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Tremissis (Coin) of Justinian II

A work made of gold.
CC0 Public Domain Designation

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  • A work made of gold.




Byzantine, minted in Constantinople

About this artwork

Coins were an ideal way for Byzantine emperors to circulate their images throughout the empire and beyond, since they were used to pay for imported merchandise and to pay foreign mercenaries. They could also be employed as powerful vehicles for propaganda, promoting dynastic succession and emphasizing the earthly emperor’s god-given right to rule. Justinian II (reigned 685-695 and 705-711) chose to have an image of himself holding a globe surmounted by a cross on the front (obverse) of this coin. On the back (reverse), a Greek cross is shown.

From the fourth century on, the solidus was the preferred gold coin issued by Byzantine emperors. The solidus remained essentially unaltered in weight and purity until the tenth century. This coin here the depicts Justinian II is a tremissis, worth one-third of 1 solidus.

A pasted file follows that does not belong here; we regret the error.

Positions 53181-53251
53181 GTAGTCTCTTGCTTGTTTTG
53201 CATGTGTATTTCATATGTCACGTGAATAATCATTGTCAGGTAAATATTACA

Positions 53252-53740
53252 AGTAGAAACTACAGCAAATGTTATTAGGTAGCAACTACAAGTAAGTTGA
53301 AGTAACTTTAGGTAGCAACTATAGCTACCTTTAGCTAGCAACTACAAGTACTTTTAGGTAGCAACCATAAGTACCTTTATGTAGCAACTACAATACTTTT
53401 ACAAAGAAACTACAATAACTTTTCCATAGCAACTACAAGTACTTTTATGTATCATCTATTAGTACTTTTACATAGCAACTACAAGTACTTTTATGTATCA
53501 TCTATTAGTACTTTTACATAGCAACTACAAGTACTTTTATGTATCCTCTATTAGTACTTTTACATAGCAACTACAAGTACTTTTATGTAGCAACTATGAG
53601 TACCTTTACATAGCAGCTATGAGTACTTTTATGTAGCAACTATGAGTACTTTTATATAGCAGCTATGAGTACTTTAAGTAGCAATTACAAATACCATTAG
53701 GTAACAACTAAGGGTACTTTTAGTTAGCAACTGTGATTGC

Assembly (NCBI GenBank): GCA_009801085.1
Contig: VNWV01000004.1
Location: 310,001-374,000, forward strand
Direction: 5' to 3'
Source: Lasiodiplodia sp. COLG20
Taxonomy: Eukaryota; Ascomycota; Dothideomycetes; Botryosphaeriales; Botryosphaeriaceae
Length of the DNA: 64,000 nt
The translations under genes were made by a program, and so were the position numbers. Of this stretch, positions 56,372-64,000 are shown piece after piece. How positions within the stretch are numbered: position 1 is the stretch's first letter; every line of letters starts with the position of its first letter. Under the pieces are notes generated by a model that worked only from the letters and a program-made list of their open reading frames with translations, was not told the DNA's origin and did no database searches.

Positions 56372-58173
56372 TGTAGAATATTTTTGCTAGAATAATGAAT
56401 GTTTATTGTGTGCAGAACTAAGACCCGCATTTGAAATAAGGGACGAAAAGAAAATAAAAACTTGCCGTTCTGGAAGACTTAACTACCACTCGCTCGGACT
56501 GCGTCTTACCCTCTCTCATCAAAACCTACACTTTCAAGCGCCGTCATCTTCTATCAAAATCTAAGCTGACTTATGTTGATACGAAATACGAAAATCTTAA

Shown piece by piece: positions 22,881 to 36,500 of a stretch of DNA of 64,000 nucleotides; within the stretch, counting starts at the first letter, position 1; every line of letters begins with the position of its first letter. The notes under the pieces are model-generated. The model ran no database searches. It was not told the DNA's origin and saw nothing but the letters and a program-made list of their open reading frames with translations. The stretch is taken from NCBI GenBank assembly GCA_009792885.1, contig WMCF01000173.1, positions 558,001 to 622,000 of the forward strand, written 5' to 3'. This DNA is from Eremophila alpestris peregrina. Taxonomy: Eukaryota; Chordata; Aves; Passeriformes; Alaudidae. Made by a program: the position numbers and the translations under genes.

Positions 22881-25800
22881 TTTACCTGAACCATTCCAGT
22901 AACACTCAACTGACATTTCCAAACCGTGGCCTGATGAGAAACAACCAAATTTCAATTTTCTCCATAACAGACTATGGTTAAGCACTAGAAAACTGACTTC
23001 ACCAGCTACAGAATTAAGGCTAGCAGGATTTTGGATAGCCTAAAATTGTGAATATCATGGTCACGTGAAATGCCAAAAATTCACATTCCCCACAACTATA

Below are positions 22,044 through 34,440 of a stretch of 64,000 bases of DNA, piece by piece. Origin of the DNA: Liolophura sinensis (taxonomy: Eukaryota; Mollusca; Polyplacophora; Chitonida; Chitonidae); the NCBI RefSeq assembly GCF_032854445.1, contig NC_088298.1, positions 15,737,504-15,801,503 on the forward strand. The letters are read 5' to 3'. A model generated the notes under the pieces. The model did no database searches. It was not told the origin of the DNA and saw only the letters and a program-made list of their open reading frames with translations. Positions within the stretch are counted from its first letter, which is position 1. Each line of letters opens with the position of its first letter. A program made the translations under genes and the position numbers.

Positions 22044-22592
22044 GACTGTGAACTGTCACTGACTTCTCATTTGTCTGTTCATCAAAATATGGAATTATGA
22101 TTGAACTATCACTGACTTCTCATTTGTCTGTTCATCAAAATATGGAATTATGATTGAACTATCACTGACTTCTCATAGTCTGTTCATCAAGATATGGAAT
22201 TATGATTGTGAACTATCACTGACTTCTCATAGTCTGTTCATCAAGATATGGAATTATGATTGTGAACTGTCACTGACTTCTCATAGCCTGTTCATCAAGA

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Arts of the Ancient Mediterranean and Byzantium




Tremissis (Coin) of Justinian II


Byzantine Empire (Minted in)

Date  Dates are not always precisely known, but the Art Institute strives to present this information as consistently and legibly as possible. Dates may be represented as a range that spans decades, centuries, dynasties, or periods and may include qualifiers such as c. (circa) or BCE.

Struck 685 CE–695 CE




Obverse: [...]TIИIVNYS Reverse: VIC.O ΛSV? / CONOB


Diam.: 1.4 cm (9/16 in.)

Credit Line

Gift of Emily Crane Chadbourne

Reference Number


IIIF Manifest  The International Image Interoperability Framework (IIIF) represents a set of open standards that enables rich access to digital media from libraries, archives, museums, and other cultural institutions around the world.

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Extended information about this artwork

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